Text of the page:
Leaving Women Behind: Modern Familes, Outdated Laws


New Book Examines Problems Facing Modern Women; Identifies Needed Changes

WASHINGTON, D.C. (MAY 3, 2006) – The most important economic and social change in the past half-century has been the movement of women into the labor market. Yet our outdated public policies have completely ignored the change. That's the thesis of the new book Leaving Women Behind: Modern Families, Outdated Laws, which was unveiled at a public forum hosted by the Cato Institute today.

According to the new book Leaving Women Behind: Modern Families, Outdated Laws , our major economic institutions — including tax law, labor law, and employee benefits law, as well as Social Security, and retirement policies — reward families with full-time worker and a stay-at-home spouse and by comparison punish every other arrangement.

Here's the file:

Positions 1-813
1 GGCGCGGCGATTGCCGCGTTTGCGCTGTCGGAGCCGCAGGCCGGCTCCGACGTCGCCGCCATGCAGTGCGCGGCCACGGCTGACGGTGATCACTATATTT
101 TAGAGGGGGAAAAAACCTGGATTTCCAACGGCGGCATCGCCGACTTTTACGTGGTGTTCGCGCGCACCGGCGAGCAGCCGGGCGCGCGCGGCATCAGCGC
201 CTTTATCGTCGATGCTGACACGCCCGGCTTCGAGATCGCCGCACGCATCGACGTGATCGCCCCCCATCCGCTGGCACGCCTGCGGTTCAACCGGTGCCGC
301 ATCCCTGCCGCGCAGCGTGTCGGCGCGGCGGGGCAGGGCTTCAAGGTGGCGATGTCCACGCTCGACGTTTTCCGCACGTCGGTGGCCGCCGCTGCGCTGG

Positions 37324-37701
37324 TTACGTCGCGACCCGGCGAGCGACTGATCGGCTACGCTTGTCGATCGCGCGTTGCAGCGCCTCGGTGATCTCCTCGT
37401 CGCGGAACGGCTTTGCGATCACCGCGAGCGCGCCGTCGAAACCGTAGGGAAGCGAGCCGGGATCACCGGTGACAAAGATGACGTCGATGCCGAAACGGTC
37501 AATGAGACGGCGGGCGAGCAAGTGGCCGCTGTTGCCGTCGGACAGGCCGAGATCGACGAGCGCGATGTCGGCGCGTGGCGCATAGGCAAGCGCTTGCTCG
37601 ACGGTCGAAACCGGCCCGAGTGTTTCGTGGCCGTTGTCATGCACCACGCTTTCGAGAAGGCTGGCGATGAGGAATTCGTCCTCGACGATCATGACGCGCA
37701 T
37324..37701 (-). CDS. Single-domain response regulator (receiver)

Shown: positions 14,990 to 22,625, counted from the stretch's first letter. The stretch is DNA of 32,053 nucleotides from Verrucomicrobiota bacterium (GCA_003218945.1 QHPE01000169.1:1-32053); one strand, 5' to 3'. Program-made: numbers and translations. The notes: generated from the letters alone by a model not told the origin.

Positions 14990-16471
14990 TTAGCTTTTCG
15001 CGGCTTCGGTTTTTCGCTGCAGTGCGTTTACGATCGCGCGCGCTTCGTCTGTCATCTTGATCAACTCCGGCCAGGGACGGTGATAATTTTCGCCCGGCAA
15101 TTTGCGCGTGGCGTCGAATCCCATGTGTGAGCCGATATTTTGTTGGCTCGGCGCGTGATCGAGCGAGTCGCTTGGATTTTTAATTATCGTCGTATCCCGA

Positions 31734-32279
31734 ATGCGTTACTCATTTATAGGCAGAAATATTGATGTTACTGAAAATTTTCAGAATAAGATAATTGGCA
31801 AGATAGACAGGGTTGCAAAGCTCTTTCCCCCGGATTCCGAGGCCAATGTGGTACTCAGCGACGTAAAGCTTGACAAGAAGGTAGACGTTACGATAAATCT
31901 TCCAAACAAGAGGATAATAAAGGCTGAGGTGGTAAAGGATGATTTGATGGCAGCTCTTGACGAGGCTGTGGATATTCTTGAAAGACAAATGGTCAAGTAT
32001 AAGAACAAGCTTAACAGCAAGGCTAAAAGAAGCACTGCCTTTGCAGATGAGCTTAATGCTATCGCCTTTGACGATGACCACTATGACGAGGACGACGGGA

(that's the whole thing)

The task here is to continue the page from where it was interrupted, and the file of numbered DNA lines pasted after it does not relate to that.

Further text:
"These institutions are still designed from top-to-bottom for an Ozzie and Harriet lifestyle," said Kimberley Strassel, editorial writer for the Wall Street Journal and co-author of the book.

The book profiles real-life examples of how our nation's laws are making the lives of modern families more difficult than they need to be. The authors then detail a series of reforms needed to bring our institutions in sync with the way people are living their lives in the 21 st Century.

Leaving Women Behind: Modern Families, Outdated Laws was co-authored by Kimberley Strassel, editorial writer for the Wall Street Journal; John C. Goodman, president of the National Center for Policy Analysis (NCPA); and Celeste Colgan, an NCPA senior fellow. It is published by Rowman & Littlefield in cooperation with the Manhattan Institute and will be available at booksellers, including Amazon.com.